The new interface from Google certainly has its pros and cons for a job board—the key is knowing how to navigate these updates.

Organic search results

The standard organic search displays pages with a list of jobs, aggregated from several different job boards (most of these come from Indeed). These jobs are organized by category, location and type. When a user clicks on that kind of page, she will go directly to a page on your job board.

How to improve your Google for jobs rankings

Since Google displays individual job listings in the search results, the most important factor for your job posts is to make sure they comply with Google’s search requirements. Here is a list of the primary requirements:

  • A special “job post” markup.
  • Connect your website to Google search console.

From Google’s direct recommendations, there is nothing else that you can do, and many job board owners assume that once they have integration with Google markup their jobs will automatically appear in the job search widget.

From our experience, however, Google prefers to display jobs from larger well-established job boards in its job search results. Why? Because they have way more jobs and way more website traffic, so in the eyes of Google it is more trusted. If you look at the jobs displayed, you will notice that most of them come from LinkedIn, Glassdoor, Monster, and other big players.

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So how do you compete with these companies for search rankings? For a small niche job board, that might be just starting out, it is really hard to appear on the first page of the job search interface, let alone one of the top search results.

We recommend the following strategies and techniques to help get you there:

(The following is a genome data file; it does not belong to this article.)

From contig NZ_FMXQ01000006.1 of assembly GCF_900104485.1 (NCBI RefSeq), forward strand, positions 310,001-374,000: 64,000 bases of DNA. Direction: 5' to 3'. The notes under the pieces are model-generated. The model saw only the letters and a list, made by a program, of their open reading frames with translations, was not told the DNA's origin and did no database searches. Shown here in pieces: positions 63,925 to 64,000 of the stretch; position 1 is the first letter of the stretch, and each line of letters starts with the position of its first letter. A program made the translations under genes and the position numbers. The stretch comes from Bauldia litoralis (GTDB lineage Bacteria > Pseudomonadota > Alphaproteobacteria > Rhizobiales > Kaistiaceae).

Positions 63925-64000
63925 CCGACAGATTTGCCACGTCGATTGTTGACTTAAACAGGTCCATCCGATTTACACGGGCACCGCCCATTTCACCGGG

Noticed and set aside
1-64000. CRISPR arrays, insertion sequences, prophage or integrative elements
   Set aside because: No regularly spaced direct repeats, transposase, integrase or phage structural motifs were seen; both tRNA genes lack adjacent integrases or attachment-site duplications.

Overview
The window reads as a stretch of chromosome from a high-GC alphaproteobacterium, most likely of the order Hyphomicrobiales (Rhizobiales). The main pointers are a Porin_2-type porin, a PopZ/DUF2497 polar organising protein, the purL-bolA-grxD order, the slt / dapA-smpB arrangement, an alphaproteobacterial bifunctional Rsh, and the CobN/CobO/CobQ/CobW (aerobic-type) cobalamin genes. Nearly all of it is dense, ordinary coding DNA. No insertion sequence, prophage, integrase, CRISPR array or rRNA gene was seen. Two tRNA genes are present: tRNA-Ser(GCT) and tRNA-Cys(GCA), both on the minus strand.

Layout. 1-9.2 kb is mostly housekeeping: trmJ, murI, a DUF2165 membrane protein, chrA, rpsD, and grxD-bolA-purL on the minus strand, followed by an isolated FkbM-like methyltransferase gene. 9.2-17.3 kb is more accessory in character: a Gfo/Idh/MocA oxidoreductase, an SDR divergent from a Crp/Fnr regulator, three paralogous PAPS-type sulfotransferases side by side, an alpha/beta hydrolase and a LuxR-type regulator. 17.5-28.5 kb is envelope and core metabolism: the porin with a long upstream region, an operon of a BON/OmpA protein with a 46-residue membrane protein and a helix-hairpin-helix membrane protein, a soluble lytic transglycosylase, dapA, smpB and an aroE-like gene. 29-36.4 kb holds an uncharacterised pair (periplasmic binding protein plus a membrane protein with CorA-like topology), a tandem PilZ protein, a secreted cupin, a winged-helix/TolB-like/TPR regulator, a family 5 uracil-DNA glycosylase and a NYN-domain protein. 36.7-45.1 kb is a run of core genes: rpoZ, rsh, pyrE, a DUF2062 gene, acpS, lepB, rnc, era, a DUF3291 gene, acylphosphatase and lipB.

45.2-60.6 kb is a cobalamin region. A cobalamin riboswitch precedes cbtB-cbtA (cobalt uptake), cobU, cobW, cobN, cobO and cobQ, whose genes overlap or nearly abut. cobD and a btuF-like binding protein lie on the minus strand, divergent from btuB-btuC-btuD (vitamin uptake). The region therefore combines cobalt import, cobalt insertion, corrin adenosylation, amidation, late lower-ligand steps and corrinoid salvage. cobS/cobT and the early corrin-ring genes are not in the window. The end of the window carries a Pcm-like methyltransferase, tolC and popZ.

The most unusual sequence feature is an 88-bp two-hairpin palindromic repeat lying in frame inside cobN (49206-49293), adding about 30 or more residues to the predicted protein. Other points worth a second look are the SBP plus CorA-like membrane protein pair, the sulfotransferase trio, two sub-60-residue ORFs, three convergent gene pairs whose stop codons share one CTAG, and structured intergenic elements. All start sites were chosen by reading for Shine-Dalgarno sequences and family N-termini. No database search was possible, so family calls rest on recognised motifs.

1. Provide Google with as much data as possible
    1. As a baseline, Google requires the following data:
      1. Job title
      2. Job location
      3. Post/expiration date
      4. Company name and description
    2. If this information is not provided, Google might not even display your job.
    3. Additional information, which is not mandatory, but will help your listings can include:
      1. Salary
      2. Job type
      3. Address
      4. And more…
    4. Consider these suggestions to provide complete job data to Google:
      1. Markup requirements can be found  HERE
      2. Fill in all the necessary information provided by Google.
      3. You may even create a more complete and lengthy job description for your employers.
    5. Additional information like salary and address always helps. Many jobs miss salary information, so if you provide it to Google it can often give you a small advantage.
  2. Make sure you have unique jobs
    1. If most of your jobs have been imported from other job boards (or duplicated), Google will notice this, flag you, and instead display jobs from original job boards instead of yours.
    2. In some cases, the search widget will enable users to select which website to proceed to, if the job application is available on several websites.
      apply-options
    3. To appear in the top “Apply on…” listings, you will need to prove to Google that you are a legitimate job source and have unique jobs. If you have jobs with unique titles (or locations) Google will have no choice but to display jobs from your website when users search for related keywords.
    4. Here is an example for a good listing. EnvironmentalCareer.com has strong search result positions for environment-related jobs like “environmental interns”. There are also jobs like this on larger websites, however, they are not as common as job terms like “sales jobs” or “office receptionist jobs”. Therefore, EnvironmentalCareer.com is able to get very niche, and Google recognizes this.
      environmental
    5. Consider these suggestions to have unique jobs:
      1. Choose your niche wisely (if it’s a very popular niche like Sales Jobs it will be too hard to compete)
      2. Try to avoid massive copying of jobs from job aggregators – Google will notice that which may influence your job board authority.

How to improve your standard organic rankings

When working on the marketing strategy for your job board, here are some of key organic search benefits to keep in mind:

  • Organic search generates a considerable amount of traffic (sometimes more than “Google for jobs” does).
  • Traditional SEO practices can receive higher SEO rankings (it is still unclear what tactics are best to improve your rankings in Google for the jobs widget).
  • In organic search results, users will find a job board after they click through from the search result link. This will give you more opportunities to present your brand and capture user emails.